Sandra Betzina designs patterns for Vogue under the Today's Fit label, writes a fitting column for Vogue Pattern magazine, is the author of More Fabric Savvy, Fast Fit, Power Sewing Step By Step and Sandra Betzina Sews for the Home, has produced nine instructional DVDs and conducts week-long sewing retreats in San Francisco. For more information, visit sandrabetzina.com or call (415) 876-2434.
Make a master list to save time when you visit the fabric store for supplies for a jacket project. Include:
• Fashion fabric
• Matching thread
• Scrap of cotton fabric for a back stay
• Backing buttons
• Silk organza for facing openings
• Press cloth
• 2”-wide mohair bias strips for the sleeve cap
• 70/10 HM or HJ needle and cotton thread for sewing the lining
• Tissue or medical examining paper to avoid slippage during cutting
• Assorted extra machine needles
• Heavy thread for hand picking or gathering
• 1⁄2”-wide fusible tape
• Shoulder pads
• Basting thread
• Fabric marking tools
• Tape for pattern alterations
• Wiggam for stabilizing the hem and hiding the hand stitches
• Brass weighted chain for the hem
• Dental floss or beading thread for sewing on the weighted chain
• Enough time to enjoy your project!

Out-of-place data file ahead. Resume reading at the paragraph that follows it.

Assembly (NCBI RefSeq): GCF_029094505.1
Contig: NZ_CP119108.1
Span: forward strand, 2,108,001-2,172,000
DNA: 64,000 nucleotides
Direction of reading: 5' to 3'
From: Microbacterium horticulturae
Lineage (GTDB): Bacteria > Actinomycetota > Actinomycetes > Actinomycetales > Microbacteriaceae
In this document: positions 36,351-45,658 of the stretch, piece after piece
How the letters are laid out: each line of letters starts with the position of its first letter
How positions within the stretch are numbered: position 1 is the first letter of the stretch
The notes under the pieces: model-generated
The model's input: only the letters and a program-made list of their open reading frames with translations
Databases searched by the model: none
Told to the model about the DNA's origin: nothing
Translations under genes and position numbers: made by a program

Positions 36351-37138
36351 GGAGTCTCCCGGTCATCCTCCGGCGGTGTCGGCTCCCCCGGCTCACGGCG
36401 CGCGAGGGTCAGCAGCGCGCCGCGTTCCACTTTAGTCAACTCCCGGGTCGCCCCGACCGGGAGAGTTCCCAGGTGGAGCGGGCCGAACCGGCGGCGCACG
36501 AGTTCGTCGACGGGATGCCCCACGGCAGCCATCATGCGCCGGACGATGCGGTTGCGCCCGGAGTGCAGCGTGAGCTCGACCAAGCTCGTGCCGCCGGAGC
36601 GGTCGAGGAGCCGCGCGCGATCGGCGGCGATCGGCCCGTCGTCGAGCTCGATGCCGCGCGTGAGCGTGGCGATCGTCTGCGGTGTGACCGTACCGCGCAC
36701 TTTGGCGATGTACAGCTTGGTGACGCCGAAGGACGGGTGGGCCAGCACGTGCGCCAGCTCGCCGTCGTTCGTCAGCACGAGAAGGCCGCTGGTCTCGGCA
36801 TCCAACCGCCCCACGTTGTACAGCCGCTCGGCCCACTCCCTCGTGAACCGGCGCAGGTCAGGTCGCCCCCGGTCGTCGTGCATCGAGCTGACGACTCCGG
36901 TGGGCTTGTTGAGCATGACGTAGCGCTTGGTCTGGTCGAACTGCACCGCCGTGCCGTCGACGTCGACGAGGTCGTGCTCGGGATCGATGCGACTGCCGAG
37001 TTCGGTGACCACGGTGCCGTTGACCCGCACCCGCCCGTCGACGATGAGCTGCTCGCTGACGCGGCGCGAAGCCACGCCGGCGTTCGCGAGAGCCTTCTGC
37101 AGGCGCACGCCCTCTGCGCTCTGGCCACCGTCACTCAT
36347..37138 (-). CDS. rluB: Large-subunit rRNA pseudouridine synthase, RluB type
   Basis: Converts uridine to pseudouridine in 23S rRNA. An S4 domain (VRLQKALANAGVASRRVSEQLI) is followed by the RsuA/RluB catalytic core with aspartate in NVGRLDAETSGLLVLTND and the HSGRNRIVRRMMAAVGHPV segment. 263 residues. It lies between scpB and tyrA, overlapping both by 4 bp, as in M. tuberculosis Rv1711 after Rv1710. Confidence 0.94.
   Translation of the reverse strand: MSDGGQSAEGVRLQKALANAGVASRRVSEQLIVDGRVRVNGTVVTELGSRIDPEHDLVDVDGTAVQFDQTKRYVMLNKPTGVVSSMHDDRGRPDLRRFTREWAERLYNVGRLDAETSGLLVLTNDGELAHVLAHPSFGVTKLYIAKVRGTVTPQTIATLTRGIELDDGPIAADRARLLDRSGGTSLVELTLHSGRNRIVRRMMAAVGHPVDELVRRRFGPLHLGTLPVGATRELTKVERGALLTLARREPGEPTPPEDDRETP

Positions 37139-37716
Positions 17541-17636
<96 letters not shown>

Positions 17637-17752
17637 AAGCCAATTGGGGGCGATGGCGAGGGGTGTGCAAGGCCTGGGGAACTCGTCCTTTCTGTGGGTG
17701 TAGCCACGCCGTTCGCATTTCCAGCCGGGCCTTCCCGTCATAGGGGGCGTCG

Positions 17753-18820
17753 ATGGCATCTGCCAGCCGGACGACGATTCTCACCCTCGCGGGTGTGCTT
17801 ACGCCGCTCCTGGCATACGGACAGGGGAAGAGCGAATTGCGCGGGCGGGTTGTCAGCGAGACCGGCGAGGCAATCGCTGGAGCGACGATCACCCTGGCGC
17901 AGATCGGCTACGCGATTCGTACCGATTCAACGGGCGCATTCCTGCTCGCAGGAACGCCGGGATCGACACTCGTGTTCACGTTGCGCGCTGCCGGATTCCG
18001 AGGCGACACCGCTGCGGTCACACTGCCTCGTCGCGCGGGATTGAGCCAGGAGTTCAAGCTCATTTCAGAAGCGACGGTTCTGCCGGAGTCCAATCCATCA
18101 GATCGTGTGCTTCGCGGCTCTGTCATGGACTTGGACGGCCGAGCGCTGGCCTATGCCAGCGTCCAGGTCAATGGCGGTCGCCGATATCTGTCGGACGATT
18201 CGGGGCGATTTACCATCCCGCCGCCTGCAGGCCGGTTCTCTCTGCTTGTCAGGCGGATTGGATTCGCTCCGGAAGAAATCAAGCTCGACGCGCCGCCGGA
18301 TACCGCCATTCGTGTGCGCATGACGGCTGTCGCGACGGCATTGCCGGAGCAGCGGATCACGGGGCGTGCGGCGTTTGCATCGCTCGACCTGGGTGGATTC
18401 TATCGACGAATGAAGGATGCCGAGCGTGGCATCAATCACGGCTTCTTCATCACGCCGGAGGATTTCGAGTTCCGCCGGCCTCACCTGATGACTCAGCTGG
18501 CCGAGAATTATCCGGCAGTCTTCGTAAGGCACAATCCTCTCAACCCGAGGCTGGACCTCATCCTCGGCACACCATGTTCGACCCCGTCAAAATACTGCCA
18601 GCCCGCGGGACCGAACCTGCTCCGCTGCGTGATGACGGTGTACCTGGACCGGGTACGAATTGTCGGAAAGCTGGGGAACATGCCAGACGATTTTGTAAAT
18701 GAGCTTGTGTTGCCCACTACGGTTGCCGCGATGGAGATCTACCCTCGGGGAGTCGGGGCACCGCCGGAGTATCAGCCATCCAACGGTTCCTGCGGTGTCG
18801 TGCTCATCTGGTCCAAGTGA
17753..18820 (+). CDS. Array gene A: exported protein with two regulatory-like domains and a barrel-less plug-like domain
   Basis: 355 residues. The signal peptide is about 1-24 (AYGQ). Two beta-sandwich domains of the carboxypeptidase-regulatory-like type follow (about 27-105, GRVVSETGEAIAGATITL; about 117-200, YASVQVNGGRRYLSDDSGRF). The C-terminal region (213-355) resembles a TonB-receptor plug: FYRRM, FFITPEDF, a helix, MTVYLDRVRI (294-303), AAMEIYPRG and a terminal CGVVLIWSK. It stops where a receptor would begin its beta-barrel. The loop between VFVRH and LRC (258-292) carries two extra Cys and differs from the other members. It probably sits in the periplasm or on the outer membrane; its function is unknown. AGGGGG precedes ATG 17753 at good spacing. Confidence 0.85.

Mark the Dot
Is marking the dots on a pattern important? Not if you don’t mind ripping out the seam numerous times. Dots are very important because they often indicate pivot points on a seam.When a dot marks the inside corner of a seam, staystitch for about ½” on either side of the dot. Clip into the dot on the diagonal.The clipping allows the seam to spread and accommodate the outer corner shape on the corresponding pattern piece.Stitch the joining seam with the clipped corner on top. Leave the needle down when you reach the dot. Pivot the fabric to match the outside corner on the corresponding pattern piece.
Most seamstresses love shoes almost as much as they love sewing. If you have feet in a hard-to-find size, check out this resource:MARMI, NewYork City Flagship Store, 519 Madison Ave., or on-line at marmishoes.com and gwynethshoes.com .
Burnout velvet is a cross between velvet and chiffon.When sewing a burnout velvet garment, you may be tempted to use French seams because the fabric is semi-transparent. However, this seam-finish choice is not suitable because the French seam will become too bulky.The most subtle choice is simply a 4-thread serged seam.
Brass weighted chain helps a coat or a jacket hang close to the body. It also helps garment wrinkles fade out after wearing. Stitch the chain by hand to the seam that attaches the lining and hem allowance. Use dental floss or beading thread for the hand sewing; the chain metal will cut regular thread.
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